16
Jan/05

Clarifying Some Points As To Why I Asked Bloglines To Remove My Feed


Well, Winerized and Scoblized in one day.  And many emails, some from subscribers, some not.

To clarify and answer some FAQs on my post below:

1.  This was not an attack on RSS or full-text aggregators as a class.  My concern is with a specific type of unauthorized commercial use of my feed.

2.  It’s not so much the stripping of the frame thing that bothers me – it’s the prospect of:

Creating the free content for advertisements that Bloglines will sell to other trademark law firms.  This isn’t baseless conjecture – read this discusssion of Bloglines’ plans for advertising keyed to the content of blogs.  At least with Google’s contextual ad program, the blog creator gets some money. 

Bloglines is also accumulating and possibly selling a list of my subscribers without so much as a hello, how are you, may we do this?  My decision to remove my site, viewed as rash by some, was triggered as much as what I viewed as the disingenuous nature of the response I received from Blogline when I wrote them.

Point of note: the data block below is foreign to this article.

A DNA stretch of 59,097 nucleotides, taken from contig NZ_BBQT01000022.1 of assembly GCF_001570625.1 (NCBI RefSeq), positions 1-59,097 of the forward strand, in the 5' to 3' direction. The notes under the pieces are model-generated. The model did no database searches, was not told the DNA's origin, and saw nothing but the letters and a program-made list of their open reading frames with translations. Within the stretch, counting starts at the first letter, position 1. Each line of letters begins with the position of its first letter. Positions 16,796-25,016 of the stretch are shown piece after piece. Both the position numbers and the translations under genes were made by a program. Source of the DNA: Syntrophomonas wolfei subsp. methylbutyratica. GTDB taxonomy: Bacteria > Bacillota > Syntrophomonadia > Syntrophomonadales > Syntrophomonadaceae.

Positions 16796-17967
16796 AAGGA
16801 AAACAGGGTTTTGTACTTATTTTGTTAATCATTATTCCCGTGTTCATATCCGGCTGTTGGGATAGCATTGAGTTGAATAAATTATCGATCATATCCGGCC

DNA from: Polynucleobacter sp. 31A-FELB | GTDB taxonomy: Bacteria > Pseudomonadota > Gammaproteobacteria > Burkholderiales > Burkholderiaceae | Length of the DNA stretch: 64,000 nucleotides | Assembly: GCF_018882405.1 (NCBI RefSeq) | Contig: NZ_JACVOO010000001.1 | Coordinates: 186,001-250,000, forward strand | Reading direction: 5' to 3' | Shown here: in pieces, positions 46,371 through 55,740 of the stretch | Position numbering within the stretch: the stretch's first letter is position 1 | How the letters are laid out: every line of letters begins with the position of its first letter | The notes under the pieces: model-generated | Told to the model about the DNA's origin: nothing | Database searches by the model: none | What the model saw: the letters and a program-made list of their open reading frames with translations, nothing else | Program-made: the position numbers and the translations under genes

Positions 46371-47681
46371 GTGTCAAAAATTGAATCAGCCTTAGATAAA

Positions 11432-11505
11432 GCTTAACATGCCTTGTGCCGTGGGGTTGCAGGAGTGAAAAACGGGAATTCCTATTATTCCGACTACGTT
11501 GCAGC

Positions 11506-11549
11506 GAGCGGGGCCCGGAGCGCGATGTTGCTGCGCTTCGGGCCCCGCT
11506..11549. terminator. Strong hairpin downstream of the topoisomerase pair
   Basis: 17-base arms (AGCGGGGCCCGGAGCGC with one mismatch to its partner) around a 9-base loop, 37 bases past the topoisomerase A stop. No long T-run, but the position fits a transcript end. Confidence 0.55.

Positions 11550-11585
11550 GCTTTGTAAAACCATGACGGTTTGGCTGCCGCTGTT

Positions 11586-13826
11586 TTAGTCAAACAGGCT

That bothers me more than the frame stripping.  I know that other RSS readers frame strip.

3.  “If he doesn’t like this, then he shouldn’t make a RSS Feed available.”

Can I record NBC TV’s VHF broadcast and re-distribute the feed inserting my own paid advertisements?  If NBC doesn’t like it, then it shouldn’t broadcast over the air.

4. Legally, this is not a close case.  The content is copyrightable.  This blog is published pursuant to a NON-COMMERCIAL USE LICENSE.  Selling lists of my subscribers and running advertising would be commercial.  

5.  Having said that – let’s discuss what is a fair RSS environment.  I’m well aware that full-text aggregators is a preferred means of reading blog content and Blogline’s market share indicates that many prefer the web-based approach.

But the number of posts and emails that said “how can he lose 190 readers like that? is he crazy?” suggests a fear and a perception that a model where no blogger has control over the commercial re-use of their feed is the only model – and that’s unfair and plain wrong.